Prop and costume making are often get viewed by civilians in news footage, on social media, etc., and thus get far more play outside of the fan communities, which is a nice way to perhaps pique people’s interest (or just cause eye-rolling that someone would spend that much time (and money!) on a prop gun or on a costume). Even if non-fans don’t recognize the text, they can appreciate the attention to detail that comes through in a well-made prop or costume.

Do you think that with the rise of new open media, like YouTube or Flickr, that fan builders are able to gain more recognition and attention? Does this help them organize panels at conventions?

As seen on screen?
Ian Peters

This is an absolutely fantastic post. As you pointed out, there has been far too little discussion surrounding prop creation, and it is an area that is rich with unique examples that are just begging to be explored further. Blade Runner is the perfect example of this since it is such a visually rich and complex film (which in some ways makes fan-produced props even more impressive due to their ability to hone in on specific details and recreate them). In many ways, these activities are some of the best examples of fans bringing these fictional worlds to life on a large scale (as you say, through fan labor). Do you think that this sort of analysis could be applied to fan films? Star Trek: Phase II (formerly Star Trek New Voyages) springs to mind since the sets and props are constructed from the original blueprints of the 1960s series. However, the difference there is that these fans may instead be following a more concrete "recipe" than Blade Runner fans who construct these props without a guide beyond the visual reference.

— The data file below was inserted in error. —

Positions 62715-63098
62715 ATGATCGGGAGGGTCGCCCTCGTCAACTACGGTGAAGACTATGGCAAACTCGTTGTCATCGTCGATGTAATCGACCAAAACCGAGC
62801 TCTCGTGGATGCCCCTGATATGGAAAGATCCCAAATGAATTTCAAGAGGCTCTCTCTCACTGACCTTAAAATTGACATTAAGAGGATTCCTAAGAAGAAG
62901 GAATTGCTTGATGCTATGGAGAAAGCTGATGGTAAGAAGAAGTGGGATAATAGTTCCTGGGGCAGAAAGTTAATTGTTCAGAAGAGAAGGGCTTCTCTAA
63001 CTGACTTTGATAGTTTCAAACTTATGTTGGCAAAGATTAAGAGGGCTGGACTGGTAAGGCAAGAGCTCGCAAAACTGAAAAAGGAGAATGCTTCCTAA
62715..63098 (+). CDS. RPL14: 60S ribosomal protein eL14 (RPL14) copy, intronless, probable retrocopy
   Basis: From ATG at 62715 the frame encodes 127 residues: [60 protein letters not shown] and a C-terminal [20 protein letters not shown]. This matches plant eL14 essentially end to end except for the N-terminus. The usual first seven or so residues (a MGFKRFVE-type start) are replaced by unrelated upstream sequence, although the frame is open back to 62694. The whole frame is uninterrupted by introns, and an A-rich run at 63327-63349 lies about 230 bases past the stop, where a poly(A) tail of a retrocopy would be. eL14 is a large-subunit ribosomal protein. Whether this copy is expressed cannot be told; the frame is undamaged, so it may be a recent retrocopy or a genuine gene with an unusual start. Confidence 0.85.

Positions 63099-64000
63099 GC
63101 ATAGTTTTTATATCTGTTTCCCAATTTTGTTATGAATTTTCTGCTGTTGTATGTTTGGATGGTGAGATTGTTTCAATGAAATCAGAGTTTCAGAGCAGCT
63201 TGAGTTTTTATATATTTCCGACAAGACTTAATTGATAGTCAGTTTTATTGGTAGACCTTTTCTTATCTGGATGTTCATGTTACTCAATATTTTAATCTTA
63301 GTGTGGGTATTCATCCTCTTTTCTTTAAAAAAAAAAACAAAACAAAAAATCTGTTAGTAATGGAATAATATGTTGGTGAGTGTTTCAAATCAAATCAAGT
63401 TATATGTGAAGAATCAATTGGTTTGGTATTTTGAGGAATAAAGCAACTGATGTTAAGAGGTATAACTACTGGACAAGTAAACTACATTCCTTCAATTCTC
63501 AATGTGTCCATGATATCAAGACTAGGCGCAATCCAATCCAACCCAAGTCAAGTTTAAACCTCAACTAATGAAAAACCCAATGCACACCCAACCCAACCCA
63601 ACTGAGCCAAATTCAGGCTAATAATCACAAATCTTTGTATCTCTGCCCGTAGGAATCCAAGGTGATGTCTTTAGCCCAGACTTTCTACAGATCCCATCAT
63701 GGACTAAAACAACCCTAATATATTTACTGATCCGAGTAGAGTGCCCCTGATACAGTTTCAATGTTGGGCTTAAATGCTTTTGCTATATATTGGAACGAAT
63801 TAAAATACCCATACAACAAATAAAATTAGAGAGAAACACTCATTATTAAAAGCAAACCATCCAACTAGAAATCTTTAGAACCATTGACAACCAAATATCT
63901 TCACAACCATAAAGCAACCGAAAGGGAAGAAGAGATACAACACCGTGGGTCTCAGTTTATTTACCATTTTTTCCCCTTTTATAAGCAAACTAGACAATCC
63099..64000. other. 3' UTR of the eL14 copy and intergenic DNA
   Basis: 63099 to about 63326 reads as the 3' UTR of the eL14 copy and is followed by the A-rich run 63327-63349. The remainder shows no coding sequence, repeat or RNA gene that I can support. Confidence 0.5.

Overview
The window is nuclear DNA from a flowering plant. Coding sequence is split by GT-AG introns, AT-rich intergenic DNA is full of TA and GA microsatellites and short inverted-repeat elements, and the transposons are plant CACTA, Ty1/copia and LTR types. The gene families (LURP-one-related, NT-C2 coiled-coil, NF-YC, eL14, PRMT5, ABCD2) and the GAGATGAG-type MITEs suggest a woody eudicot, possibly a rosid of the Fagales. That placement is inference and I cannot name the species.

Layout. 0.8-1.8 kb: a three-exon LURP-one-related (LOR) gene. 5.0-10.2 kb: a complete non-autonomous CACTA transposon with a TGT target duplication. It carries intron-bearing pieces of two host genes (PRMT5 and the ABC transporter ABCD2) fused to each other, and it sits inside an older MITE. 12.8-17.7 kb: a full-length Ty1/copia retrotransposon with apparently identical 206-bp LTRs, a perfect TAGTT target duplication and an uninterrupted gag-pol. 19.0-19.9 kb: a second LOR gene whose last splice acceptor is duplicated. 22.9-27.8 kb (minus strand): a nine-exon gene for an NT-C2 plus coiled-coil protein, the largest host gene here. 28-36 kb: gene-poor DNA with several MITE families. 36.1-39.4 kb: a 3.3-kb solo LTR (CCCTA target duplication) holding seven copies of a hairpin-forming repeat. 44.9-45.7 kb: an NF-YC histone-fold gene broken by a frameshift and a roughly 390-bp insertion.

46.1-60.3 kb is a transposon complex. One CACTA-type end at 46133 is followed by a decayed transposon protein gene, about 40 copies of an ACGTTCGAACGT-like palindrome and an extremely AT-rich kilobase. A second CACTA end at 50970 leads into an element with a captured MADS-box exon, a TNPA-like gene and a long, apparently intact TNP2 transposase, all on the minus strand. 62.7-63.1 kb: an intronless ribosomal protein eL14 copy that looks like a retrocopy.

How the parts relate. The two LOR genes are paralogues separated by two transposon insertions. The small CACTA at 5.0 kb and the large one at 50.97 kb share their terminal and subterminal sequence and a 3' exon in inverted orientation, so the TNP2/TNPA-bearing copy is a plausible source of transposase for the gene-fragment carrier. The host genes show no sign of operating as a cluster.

Bethan Jones

This was an enjoyable read, and a lot of interesting points have been raised. I’m particularly interested in Kayley’s comment about fan relics and how they fit into the ideas you raise, Curtis. A quote of David Duchovny’s, talking about the internet and its role in bring X-Files fans together, seems rather fitting in this context:

"My initial response — and I still hold this to be true — is that [the internet] takes the place of some of the functions of a church in a small town: A place where people come together, ostensibly to worship something. But really what’s happening is you’re forming a community. It’s less about what you’re worshiping and more about, ‘We have these interests in common.’…When I was at Comic-Con it felt the same as the small-town church thing. I’m not denigrating ‘The X-Files,’ but that fellowship isn’t essentially about the show. The fans came to Comic-Con to honor us but I think they’re honoring us because we inspire them to have a certain kind of fellowship."

Certainly, as an X-Files fan, I’ve found being involved in fandom very much like being a part of a community. Even if the show is the only thing we have in common, there is a sense of fellowship and acceptance. And the rituals that some (if not most) fans have - like watching the episode How The Ghosts Stole Christmas on Christmas Eve and timing it so that the midnight chimes in the episode go off at midnight in the ‘real world’ - foster that sense of fellowship and connectivity. While that is usually an individual ritual, it offers a connection to the wider community of fans in that I know I’m not the only one watching that episode at the same time.

David Gregory

 Thanks, Daryl, for an interesting post and clip.

I’m really enjoying the interplay of comments among this week’s curators; what a great week!


Curtis Webster


Well, as usual, you and I are pretty much on the same page even though we come at this from different directions and disciplines.  I am intrigued by Ian’s question on why we choose what characters to emulate.  Do we go with like-minded characters and alien species or do we allow something hidden within ourselves to come out?  Why do the aggressive Klingons seem to produce such a resonance with fans who otherwise seem mild-mannered and law-abiding?  Certain characters or species appear consitently to push Jungian archetype buttons and it might make for a fascinating psychological analysis to see how different fans assimilate those archetypes.